Just months after reaching the summit of a sport in which she was a U.S. pioneer, Kikkan Randall announced Wednesday that she is undergoing treatments for breast cancer. The 35-year-old, who helped win her country’s first medal in women’s cross-country skiing — a gold medal, no less — at the PyeongChang Olympics, said her “prognosis is good” and vowed to bring “tenacity, strength and energy toward this challenge.”
Randall shared the news Wednesday on social media and her website, saying, “The color pink has taken on a new chapter in my life as I was recently diagnosed with breast cancer.” In addition to an effervescent personality, Randall became known for the pink streaks in her hair, a look she adopted to bring attention to cross-country skiing as “a fun, exciting and dynamic sport,” as she put it shortly before the Winter Games.
In her fifth appearance at the Olympics, one she had already determined would be her last, Randall combined with Jessie Diggins for an unexpected win in the team sprint event. That gave the U.S. its first gold in cross-country skiing and just its second of any kind, following Bill Koch’s silver in 1976, and it ended Randall’s Olympic career on the highest of notes.
She didn’t have long to bask in her accomplishments, though, before receiving a jolt when a pair of pea-sized lumps in her breast were diagnosed as cancerous. The disease was caught in an early stage, leading to the positive prognosis, but Randall is set for six rounds of chemotherapy, with a treatment every three weeks, before undergoing surgery.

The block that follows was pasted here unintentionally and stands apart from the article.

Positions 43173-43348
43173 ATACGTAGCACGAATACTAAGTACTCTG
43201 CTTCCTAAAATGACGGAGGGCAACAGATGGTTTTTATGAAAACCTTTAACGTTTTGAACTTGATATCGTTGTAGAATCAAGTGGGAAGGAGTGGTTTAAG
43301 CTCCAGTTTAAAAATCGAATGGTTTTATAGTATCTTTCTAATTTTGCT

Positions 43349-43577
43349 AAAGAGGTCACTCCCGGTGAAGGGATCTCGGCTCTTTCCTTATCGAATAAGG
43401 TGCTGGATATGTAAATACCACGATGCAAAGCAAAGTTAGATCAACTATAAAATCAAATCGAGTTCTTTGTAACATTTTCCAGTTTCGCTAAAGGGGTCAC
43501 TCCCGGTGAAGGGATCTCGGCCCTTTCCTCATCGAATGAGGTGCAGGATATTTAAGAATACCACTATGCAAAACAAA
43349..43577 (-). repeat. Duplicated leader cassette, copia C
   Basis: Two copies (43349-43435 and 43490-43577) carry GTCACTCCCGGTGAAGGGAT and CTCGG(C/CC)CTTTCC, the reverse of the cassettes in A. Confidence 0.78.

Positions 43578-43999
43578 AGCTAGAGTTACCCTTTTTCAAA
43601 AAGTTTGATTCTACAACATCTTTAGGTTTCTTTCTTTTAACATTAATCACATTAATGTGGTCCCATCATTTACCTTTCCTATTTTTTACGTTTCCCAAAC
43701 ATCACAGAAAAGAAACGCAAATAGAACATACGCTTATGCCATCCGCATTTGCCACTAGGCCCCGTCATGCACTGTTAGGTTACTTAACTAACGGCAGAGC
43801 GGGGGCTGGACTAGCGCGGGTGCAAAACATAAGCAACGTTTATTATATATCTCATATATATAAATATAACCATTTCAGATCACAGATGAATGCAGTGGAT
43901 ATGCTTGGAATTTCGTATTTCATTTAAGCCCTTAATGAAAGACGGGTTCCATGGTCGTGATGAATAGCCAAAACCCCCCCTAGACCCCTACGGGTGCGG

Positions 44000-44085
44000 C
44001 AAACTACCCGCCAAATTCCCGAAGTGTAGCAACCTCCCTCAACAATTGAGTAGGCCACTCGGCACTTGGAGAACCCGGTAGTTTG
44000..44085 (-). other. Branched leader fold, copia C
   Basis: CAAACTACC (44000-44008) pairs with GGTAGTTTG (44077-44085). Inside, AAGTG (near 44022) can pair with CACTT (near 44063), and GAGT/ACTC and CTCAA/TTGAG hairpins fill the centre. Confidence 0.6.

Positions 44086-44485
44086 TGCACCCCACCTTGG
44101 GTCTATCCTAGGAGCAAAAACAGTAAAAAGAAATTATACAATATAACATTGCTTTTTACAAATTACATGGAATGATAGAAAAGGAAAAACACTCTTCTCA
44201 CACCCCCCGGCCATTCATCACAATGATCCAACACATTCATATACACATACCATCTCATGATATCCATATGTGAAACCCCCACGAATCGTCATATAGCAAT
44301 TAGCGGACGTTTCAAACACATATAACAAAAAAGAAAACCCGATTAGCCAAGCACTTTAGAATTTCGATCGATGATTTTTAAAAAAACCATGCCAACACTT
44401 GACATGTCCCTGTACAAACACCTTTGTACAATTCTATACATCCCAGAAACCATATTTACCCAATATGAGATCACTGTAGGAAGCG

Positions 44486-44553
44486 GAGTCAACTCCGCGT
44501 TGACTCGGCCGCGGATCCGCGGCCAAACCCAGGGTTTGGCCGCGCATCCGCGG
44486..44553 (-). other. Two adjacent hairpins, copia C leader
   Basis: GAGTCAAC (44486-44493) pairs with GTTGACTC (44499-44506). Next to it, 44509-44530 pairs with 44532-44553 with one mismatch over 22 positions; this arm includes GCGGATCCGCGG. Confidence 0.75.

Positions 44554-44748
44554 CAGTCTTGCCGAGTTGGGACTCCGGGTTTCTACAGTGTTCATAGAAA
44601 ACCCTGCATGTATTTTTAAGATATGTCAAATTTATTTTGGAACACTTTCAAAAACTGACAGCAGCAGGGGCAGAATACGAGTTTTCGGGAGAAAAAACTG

“It’s tough for sure,” she told the Anchorage Daily News, “especially coming off winning an Olympic gold medal. To go from that high, to barely two months into retirement, and then you find out about this, which just changes everything.”
Randall, who had a child after the 2014 Games in Sochi, told the newspaper that she found the lumps on Mother’s Day, and she described her experience over the past few months as a “roller coaster.” “Just like getting any tough news, you go through all the stages of denial and disbelief and frustration, but I always come back to the same skills I’ve used in my athletic career,” she said. “I need to focus on what I can control. I need to be positive and optimistic.”
In her statement Wednesday, Randall said she began her first round of chemotherapy Monday and, befitting her “Kikkanimal” nickname, she rode her bicycle to and from the hospital. Having moved to Penticton, British Columbia, earlier this year with her husband and child, she has returned to get treatment in Anchorage where, she told the Associated Press, she will stay with her parents at least until she can decide if it’s feasible to move back and forth between the two places.
Back in her hometown, Randall said she was moved by the support she has received, including from a group of friends who accompanied her to her first treatment. “You always want to celebrate the gold medals together, but you know, in a way, you really see the strength of the whole community when they come to your aid when you’re having a tough time,” she told the AP.
A 17-time U.S. national champion, Randall is the only American to have won a World Cup season-long title; she has three in the sprint competition. She has 14 World Cup wins and 29 podium finishes in single events, and she and Diggins won the team event at the 2013 world championships.
“It’s a scary thing to learn you have cancer, and I have wondered every day since how this could have possibly happened to me,” Randall said Wednesday. “But I have promised myself that I will remain positive and active and determined throughout my treatment.”
On how she plans to handle the looming prospect of losing her hair, Randall told the Daily News, “I’m taking great suggestions for any pink wigs.”
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